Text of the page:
There are times when we book reviewers feast, and times when we suffer through a review request drought. Last week, it seemed like I’d be facing the later when Monday, Tuesday, Wednesday and sad to say, even Thursday passed without one package arriving at my door. However, on Friday when I had my day off, my luck began to change when the mail person dropped off three packages, one from Scholastic Canada, one from Tundra Books, and last but definitely not least, one from Hodder Children’s Books in the UK. I may have finished high school and university, but it didn’t stop me from chattering with excitement when my bf got home from work. If you received what I did, you’d be excited too!
To say that I’m excited about The Wolves of Mercy Falls trilogy and The Hunger Games trilogy would be a huge understatement. With that in mind, imagine how I felt when I opened a package and found Linger, which I’ve been dying to read since I finished Shiver by Maggie Stiefvater a few weeks ago. Moreover, the package also contained a hardcover edition of Catching Fire. I love how the dust jacket shimmers just like Katniss did when she was introduced to the TV audience of the Hunger Games. Not only am I excited about what Suzanne Collins puts in Katniss’ way now that she’s returned to District 12, but also I’m stoked about seeing how the spark plays out between Sam and Grace burns after the first novel’s stunning conclusion. While these novels take the cake this time around because I’m already in love with the characters, there is a lot more excitement to go around…believe me!
When I was a young child, fairy tales held endless entertainment for me whether they were in book or movie format. So, I guess you can say that I had a soft spot for the first novel that Jackson Pearce has ever had published in the UK, Sisters Red, which re-imagines the Red Riding Hood story. While many other writers are coming out with their own take on the vampire legend, Pearce has pushed it aside to write a paranormal series featuring werewolves that are out to kill all the young girls in the city. Scarlett March and her sister Rosie definitely don’t follow in the footsteps of their red clocked fairy tale “sister.” This is the first novel in a new series, so I’m really excited to check it out. Oh yeah…and did I mention that my copy of SistersRed is super shiny…squeee!
Now, while I certainly love paranormal and dystopian literature, I also have a huge soft spot for historical literature of almost any period, so I’m really excited about the next four selections that wound up in my mailbox. Rose Sees Red is the newest book by Cecil Castellucci, which takes place in Cold War era New York. I’ve only ever read one other novel in this time period, The Way The Crow Flies by Ann Marie MacDonald, and I thought it was fascinating, so I’m really looking forward to this one. It’s about two neighbors, Rose and a Russian dancer named Yrena, who never speak to one another until one fateful day that sets in motion an unforgettable night in NYC.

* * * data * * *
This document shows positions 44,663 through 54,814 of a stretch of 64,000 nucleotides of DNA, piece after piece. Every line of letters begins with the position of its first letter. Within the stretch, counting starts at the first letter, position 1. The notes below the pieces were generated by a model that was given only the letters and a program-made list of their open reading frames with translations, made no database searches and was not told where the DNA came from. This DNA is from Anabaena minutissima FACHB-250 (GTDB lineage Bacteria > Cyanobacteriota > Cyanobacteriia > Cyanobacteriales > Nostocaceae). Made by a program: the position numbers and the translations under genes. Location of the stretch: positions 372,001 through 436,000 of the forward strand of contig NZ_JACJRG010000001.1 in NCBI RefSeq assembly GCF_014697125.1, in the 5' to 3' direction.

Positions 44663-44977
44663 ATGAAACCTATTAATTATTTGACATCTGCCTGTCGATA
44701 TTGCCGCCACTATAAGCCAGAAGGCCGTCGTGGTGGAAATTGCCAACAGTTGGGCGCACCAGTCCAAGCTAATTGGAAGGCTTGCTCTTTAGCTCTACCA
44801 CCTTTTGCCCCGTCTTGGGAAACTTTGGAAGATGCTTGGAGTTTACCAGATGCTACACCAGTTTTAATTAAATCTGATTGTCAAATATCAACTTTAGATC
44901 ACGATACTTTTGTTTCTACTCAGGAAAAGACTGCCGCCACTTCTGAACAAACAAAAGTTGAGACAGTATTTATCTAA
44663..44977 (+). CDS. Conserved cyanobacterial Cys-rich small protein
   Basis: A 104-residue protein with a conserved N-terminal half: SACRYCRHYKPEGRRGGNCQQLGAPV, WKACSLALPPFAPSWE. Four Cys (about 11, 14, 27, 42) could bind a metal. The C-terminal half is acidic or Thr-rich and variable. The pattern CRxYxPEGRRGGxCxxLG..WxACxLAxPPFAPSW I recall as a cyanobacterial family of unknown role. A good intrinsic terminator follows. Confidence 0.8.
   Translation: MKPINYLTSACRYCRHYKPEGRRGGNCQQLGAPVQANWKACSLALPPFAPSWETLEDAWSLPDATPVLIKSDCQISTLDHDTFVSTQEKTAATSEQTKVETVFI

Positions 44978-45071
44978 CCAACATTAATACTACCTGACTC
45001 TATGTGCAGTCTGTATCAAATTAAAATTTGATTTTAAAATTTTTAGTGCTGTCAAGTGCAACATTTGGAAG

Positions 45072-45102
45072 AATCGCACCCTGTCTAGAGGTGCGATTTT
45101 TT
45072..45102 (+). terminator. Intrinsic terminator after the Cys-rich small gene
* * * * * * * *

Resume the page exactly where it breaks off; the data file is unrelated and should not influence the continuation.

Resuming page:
Going back in time a little further is No Moon, Irene N. Watts tells the story of a 14-year-old nurse maid named Louisa, who has to make a choice: set sail on the Titanic as her employers requested or remain in England out of her fear of the ocean after her younger brother drowned when they were kids. In Puppet, Eva Wiseman explores a historical trial that was set in motion when a Christian servant girl goes missing from a small village in Hungary in 1882. Picking an easy scapegoat, the villagers accuse the local Jews of killing her for ritual purposes. Finally, I’m really excited that I get the chance to read Marthe Jocelyn‘s latest novel Folly as I’m interested in how she makes the events of the novel come alive from not one or two POVs, but from four different ones who’s lives become intertwined in a few moments of folly.
Finally, the last three books sent to me from Tundra Books are Me & Death by Richard Scrimger and two novels by Susin Nielsen: Word Nerd, which is up for one of the Best Canadian Read award for Indigo’s Teen Reads Awards and recently won The Red Maple Award, and Dear George Clooney: Please Marry My Mom. Scrimger’s novel is a re-imagining of another tale I love, Charles Dickens’ The Christmas Carol. Jim is a 14-year-old wannabe gangster, bully and car thief, who is run over by a car. After exploring the afterlife, much like Scrooge did in a dream, Jim’s given the chance to go back to earth with the special gift of knowing what happens when we die. I’m also really looking forward to both Susin Nielsen’s WordNerd, about an unlikely friendship that begins between 12-year-old Ambrose and an ex-con over Scrabble, and DearGeorgeClooney:PleaseMarryMyMom, which comes out in August and explores the emotional aftermath of divorce on both the parents and the children.
Wow…I’ve got a lot of reading ahead of me. What about you? Are you excited about reading any of these books? Let me know because it may just help me come up with some dynamite YA giveaways for the near future.